Monthly Archives: January 2017

Should Your Dog Sleep With You?

Did you know that dogs sleep more than humans? In fact, the average dog sleeps between 12 – 14 hours a day on and off and a pup can sleep up to 18 hours. Sometimes your dog will snooze during the day in his dog bed. Then before you know it, he is sneaking his way onto the edge of your bed or even burrowing under the blankets.

This begs the question I am often asked by my clients: should I let my dog sleep with me?

Many expect my response to be no. But the answer really depends on what behaviors we’re working on.

There are also many good reasons for your dog to not sleep with you.  A dog who toilets in the middle of the night might be better off sleeping in a crate.  A dog who is injured or elderly probably shouldn’t be jumping on and off the bed.  I also recommend your dog not sleep with you if he/she has shown aggression towards you.

Additionally, you may decide to oust your dog from the bed for:

  • Snoring (the dog that is)
  • Gas (again the dog)
  • Bed hog — Dogs really like to get comfortable when they sleep. They might burrow deep under the covers, sleep between your legs, sleep on your pillow, or even on your head.  Needless to say, this is not conducive to you getting a good night’s sleep
  • Disturbing your sleep by wanting to play.
  • Scratching and licking (still referring to the dog)
  • Not enough room. A small dog is one thing but an 80-pound dog can take up a lot of room unless you have a bed like this!
  • Allergies (finally the human). Many clients have told me their allergies clear up once the dog stops sleeping in bed with them. No matter how many times you wash your sheets and blankets, fur and dander still flies!

If you need to teach your dog to sleep elsewhere be prepared for a few sleepless nights.  You may need to get up several times in the night to redirect them to their bed, crate or other piece of furniture.

Some friends were really frustrated by their dog continually jumping up on the bed in the middle of the night, so they leashed their dog to the wall.  They are now quite experienced in drywall repair.

Let Sleeping Dogs Lie

If none of the above applies to you and your dog then where the dog sleeps is a personal decision. In fact, a recent survey by the American Pet Products Manufacturers found that 42 percent of all dog owners allow their pooches to sleep in the bed with them at night. n. found that 42 percent of all dog owners allow their pooches to sleep in the bed with them at night.

As long as you are all comfortable and safe, I have no problem that your bed is occupied with your dog.

Why The Whole Family Needs to Participate in Dog Training

The other day I received a call wanting to book a dog training lesson and the woman mentioned that her husband and kids would be out of town so it was the perfect time to focus on her dog and overcoming his incessant barking issue. I asked her if the whole family would normally be around the dog. The answer was yes. I told her it would be best we delay the dog training until we could do family dog training when everyone was home..

Why?

I have another client who told me that her husband had been the “Top Dog” with his 5-year-old Labrador named CUDA. He was the one who did most of the training and the one who fed and played with the dog. CUDA and he went everywhere together. Unfortunately, her husband had unexpected hip surgery and was going to be in a rehab center for a month. CUDA was distraught and unwilling to listen to any of her commands.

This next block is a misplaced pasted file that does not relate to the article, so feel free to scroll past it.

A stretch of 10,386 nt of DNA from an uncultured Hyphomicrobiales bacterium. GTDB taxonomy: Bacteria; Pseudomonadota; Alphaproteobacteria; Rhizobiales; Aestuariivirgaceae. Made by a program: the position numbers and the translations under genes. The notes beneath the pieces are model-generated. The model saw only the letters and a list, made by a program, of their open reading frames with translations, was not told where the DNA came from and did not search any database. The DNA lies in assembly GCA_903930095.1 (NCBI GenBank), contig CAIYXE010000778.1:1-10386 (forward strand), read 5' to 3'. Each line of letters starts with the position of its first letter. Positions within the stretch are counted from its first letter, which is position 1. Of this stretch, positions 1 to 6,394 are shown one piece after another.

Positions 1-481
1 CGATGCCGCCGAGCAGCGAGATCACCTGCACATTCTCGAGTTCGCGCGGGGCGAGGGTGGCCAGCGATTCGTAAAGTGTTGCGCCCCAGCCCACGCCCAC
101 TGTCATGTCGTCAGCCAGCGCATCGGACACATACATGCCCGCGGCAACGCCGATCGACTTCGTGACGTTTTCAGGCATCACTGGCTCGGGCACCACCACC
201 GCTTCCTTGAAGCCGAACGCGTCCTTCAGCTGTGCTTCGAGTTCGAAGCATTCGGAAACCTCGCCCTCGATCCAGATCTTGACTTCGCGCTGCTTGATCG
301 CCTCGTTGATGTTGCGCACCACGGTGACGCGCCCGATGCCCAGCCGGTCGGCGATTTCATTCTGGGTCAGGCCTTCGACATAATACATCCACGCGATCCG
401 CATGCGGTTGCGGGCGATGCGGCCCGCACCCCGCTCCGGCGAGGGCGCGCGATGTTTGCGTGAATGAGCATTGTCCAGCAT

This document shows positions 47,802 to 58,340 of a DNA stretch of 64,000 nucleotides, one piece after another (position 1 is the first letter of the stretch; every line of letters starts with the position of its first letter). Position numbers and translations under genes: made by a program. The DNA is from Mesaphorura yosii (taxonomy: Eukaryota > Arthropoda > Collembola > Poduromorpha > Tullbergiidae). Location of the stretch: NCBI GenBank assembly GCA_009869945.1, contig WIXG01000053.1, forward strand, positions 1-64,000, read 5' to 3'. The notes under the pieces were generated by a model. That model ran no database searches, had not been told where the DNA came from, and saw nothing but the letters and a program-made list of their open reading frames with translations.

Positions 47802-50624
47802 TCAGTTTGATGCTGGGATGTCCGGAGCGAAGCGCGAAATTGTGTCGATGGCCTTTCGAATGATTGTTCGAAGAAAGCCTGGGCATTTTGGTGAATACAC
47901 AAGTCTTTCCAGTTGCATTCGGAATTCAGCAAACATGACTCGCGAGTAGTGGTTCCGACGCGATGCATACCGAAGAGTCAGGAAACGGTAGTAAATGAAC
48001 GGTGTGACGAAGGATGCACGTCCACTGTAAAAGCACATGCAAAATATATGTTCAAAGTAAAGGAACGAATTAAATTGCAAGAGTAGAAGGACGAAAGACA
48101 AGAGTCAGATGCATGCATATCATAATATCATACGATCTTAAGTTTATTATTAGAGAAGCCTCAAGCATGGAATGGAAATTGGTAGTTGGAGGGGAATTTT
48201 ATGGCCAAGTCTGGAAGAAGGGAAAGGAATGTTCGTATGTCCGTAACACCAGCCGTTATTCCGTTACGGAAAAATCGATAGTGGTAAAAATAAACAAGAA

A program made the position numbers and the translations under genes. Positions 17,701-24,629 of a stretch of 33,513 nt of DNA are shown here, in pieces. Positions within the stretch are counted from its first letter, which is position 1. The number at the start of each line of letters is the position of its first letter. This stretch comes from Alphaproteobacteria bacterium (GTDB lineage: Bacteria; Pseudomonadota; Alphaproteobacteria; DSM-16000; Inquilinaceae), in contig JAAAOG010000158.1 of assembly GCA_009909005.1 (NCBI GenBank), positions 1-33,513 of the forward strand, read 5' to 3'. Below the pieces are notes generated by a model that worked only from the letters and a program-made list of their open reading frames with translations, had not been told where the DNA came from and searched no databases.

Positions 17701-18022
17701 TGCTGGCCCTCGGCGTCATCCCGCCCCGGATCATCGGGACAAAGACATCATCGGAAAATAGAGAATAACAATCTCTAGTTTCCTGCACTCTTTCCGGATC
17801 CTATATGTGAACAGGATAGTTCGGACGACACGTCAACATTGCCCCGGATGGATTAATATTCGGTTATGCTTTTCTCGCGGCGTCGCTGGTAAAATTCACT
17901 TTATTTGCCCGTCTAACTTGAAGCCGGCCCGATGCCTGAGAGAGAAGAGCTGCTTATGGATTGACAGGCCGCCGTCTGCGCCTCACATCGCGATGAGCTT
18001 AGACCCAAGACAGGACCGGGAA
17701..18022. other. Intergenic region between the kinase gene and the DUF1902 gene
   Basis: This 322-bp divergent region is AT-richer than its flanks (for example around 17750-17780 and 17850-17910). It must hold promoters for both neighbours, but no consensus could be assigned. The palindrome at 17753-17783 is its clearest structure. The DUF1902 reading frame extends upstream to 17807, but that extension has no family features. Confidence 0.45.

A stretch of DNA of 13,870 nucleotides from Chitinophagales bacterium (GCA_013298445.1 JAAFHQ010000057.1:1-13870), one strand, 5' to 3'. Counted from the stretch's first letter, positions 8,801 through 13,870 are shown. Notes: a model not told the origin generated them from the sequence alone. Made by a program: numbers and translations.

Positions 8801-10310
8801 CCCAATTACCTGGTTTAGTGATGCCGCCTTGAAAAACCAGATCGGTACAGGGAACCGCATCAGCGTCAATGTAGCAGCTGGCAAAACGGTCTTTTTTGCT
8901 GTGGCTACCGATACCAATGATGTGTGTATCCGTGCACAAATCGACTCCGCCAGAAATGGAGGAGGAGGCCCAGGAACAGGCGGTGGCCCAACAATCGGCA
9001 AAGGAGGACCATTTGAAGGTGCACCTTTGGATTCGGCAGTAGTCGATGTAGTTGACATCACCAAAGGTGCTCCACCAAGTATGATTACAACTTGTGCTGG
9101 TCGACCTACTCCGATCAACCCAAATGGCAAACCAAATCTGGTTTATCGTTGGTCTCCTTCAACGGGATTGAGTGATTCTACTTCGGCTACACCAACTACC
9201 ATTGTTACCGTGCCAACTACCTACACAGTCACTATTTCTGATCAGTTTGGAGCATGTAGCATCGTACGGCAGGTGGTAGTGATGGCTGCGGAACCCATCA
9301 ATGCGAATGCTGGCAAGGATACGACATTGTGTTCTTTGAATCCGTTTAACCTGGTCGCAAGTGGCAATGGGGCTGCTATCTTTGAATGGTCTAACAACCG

Why?

Dogs thrive on routine. They are creatures of habit. They like to know they are going to eat at a certain time, take a daily walk, and go to sleep in the same place. Dogs do not benefit from chaos. They like to know “what is going to happen next”.

That is why it is so important that all family members are on the same page with dog training. If not, dogs get confused and confused dogs often misbehave and display high levels of anxiety. On the other hand, well-balanced dogs that are secure in their environment, routine and day-to-day lives find it much easier to weather any changes or upsets that do come along from time to time, whether planned for or unexpected.

Daily Routine
I encourage all my clients to establish a daily routine that includes feeding times, walking times, play times and quiet times all regularly scheduled into the dog’s day at times that he can rely upon. Switch off with feeding and walking. Use the same body language and vocal tones to get your dog’s attention.

Dogs are a lot like babies who thrive on a set schedule.

Think how ludicrous it would sound if one parent said to the other: “I am not going to participate in child rearing or training the child. You do it all by yourself.” It’s the same with dogs. Everybody who interacts with the dog on a daily basis needs to participate in a dog training program so the dog knows exactly what is expected of him. No matter who is issuing the command to “sit or come”, a well-trained dog will follow with the correct behavior.

Training a dog also takes patience and time. Much like any sport, dog training involves not only a detailed understanding by all family members but most importantly practice, practice, practice. It’s best if all the responsibility doesn’t fall on one person’s shoulders.

Here’s the bottom line. If you want a well-behaved dog that is a great family companion, EVERYONE in the family needs to participate in the FUN and devotion of dog training. It is important for all family members to know what to do and not to do to encourage and change behavior that you all want to achieve. If family members do not practice with the dog, everyone will suffer. Your dog will have an infinitely harder time learning and your job just got a lot more difficult and frustrating unless participation is 100%!